Are you wandering around the endless highways in California, wondering where to pull off and escape the traffic in order to buy medical marijuana?
While that’s debatably better than staring down at your phone with one hand on the wheel, if some state lawmakers have their way, you soon won’t be able to look to billboards for any weed-related guidance.
As the Sacramento Bee reports, when California voters overwhelmingly approved Proposition 64 on Election Day, legalizing possession of up to an ounce of marijuana for all adults 21 and older, they also outlawed marijuana-themed billboards—but only in certain locations along the state border.
Removing weed-related temptations for out-of-staters from the roadways didn’t go far enough. If legislation introduced by state Assemblyman Rob Bonta (D-Oakland) becomes law, marijuana-themed billboards appealing to state residents, as well as visitors, will also become verboten.
The proposed ban, to be debated in the legislature under the name Assembly Bill 64, would “ban marijuana advertising along any stretch of interstate or state highway in California,” according to the Bee.
If strictly interpreted, this means that billboards in cities on local streets such as in SanFrancisco, where local dispensaries like The Green Cross flaunt their wares, would remain legal.
Since Prop. 64 was a voter initiative, amending it to ban billboards would require a two-thirds vote, the Bee reported.
Prop. 64 and an earlier medical marijuana regulation bill explicitly allow “commercial cannabis activity,” allowing marijuana businesses to turn a profit just like any other state-licensed business that pays taxes.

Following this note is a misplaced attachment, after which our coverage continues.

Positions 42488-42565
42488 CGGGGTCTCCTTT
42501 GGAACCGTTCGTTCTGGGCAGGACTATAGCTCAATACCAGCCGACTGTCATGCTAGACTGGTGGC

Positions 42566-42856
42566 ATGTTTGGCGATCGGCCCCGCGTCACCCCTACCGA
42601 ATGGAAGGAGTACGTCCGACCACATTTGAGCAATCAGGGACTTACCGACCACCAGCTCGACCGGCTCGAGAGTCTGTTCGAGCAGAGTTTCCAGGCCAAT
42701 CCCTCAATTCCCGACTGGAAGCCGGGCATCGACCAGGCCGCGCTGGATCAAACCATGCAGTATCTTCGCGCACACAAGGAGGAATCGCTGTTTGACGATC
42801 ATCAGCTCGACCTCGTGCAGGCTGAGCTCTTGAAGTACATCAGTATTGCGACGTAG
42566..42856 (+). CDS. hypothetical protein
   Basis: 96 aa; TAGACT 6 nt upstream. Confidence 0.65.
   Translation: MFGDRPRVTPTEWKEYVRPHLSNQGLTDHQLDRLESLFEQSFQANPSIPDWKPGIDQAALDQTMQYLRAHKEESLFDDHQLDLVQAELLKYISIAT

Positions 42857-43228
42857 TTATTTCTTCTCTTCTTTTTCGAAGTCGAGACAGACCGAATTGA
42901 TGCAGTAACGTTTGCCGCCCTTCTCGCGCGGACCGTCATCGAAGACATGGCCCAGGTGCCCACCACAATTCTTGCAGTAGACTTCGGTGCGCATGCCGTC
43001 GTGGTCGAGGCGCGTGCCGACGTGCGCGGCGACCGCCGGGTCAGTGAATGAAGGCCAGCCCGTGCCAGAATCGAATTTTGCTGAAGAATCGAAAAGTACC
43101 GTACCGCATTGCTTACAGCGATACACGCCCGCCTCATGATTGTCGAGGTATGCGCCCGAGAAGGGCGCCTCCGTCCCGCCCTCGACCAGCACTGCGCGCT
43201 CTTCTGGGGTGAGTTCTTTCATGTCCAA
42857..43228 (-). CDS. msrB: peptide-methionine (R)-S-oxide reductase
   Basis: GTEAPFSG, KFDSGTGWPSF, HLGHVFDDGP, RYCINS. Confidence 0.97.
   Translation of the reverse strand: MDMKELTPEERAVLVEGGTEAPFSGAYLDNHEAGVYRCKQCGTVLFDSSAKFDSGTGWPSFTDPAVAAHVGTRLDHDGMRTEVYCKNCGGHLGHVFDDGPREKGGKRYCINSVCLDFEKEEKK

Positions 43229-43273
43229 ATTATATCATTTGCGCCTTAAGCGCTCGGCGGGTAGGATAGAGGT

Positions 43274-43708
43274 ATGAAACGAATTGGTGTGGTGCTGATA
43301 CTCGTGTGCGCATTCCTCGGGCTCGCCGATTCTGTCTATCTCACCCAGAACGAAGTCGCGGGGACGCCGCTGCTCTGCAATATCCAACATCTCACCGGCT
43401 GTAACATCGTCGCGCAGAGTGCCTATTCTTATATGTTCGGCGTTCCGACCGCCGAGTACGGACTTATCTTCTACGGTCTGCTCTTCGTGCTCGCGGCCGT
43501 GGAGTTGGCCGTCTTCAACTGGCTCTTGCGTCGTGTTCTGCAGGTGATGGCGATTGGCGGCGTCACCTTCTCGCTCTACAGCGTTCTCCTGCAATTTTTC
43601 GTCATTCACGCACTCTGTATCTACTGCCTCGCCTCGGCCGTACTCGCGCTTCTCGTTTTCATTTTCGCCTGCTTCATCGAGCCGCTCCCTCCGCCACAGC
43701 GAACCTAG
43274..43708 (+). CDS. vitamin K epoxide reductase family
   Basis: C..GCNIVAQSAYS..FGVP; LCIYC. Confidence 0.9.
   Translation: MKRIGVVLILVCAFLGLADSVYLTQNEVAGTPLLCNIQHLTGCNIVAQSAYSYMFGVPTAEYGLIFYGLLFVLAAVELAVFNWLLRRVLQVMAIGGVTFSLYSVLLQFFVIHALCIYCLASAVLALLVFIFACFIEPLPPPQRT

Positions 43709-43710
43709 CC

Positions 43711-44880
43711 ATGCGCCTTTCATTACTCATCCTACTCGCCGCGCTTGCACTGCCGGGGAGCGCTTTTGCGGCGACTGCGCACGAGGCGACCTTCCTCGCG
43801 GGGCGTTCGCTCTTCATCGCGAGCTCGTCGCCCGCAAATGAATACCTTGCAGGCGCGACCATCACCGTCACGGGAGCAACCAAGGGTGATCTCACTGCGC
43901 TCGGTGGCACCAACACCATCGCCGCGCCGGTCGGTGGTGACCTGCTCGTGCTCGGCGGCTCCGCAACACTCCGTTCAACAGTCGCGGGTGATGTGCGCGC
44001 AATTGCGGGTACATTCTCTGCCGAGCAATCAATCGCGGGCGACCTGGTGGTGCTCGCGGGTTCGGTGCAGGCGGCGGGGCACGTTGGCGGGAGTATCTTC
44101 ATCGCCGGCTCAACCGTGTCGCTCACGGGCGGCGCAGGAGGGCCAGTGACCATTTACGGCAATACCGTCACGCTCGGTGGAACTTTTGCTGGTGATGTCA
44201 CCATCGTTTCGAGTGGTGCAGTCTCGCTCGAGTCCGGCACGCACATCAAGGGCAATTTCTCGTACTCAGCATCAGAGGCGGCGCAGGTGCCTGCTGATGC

Apparently, that’s still too much for some lawmakers. According to Ken Cooley, a state lawmaker from the Sacramento area and a co-sponsor with Bonta on the billboard ban, the billboards are “an aggressive effort to communicate to people about products and build their brand,” as he told the Bee. Considering that is literally the strategy of every successful business on the planet doesn’t matter.
The idea is to prevent minors from seeing the ads. If kids can’t see them, the reasoning goes, they’ll be less inclined to want to patronize the cannabusiness on the billboards—by any means necessary (read: asking an older cousin or sibling to go to the weed store for them, as has been done with alcohol starting from the very second a cashier carded).
This is an interesting reversal, as there was a time, not too long ago, when cannabis companies could literally not pay billboard companies enough to advertise their legal wares along freeways. Now, as the Bee notes, there are cannabis-related billboards all over California.
But one of the promises of Prop. 64 was to protect the children. To make good on that vow, keeping weed advertising away from “kids and carpools and school buses and families” must be done, Bonta told the Bee.
So if the measure passes, the only place kids will see marijuana ads are in print ads and the internet. Good thing kids hate technology and spend no time at all on their devices.
Some ads have already vanished from freeways since Prop. 64 passed. In Sacramento, an ad featuring Tommy Chong and his nascent cannabis brand, Chong’s Choice, has already been taken down.
They said we were outlaws. Now we’re on billboards. pic.twitter.com/ijCh2lFfyZ
— Tommy Chong (@tommychong) April 23, 2016
And back to outlaw again, Tommy. Only in cannabis.
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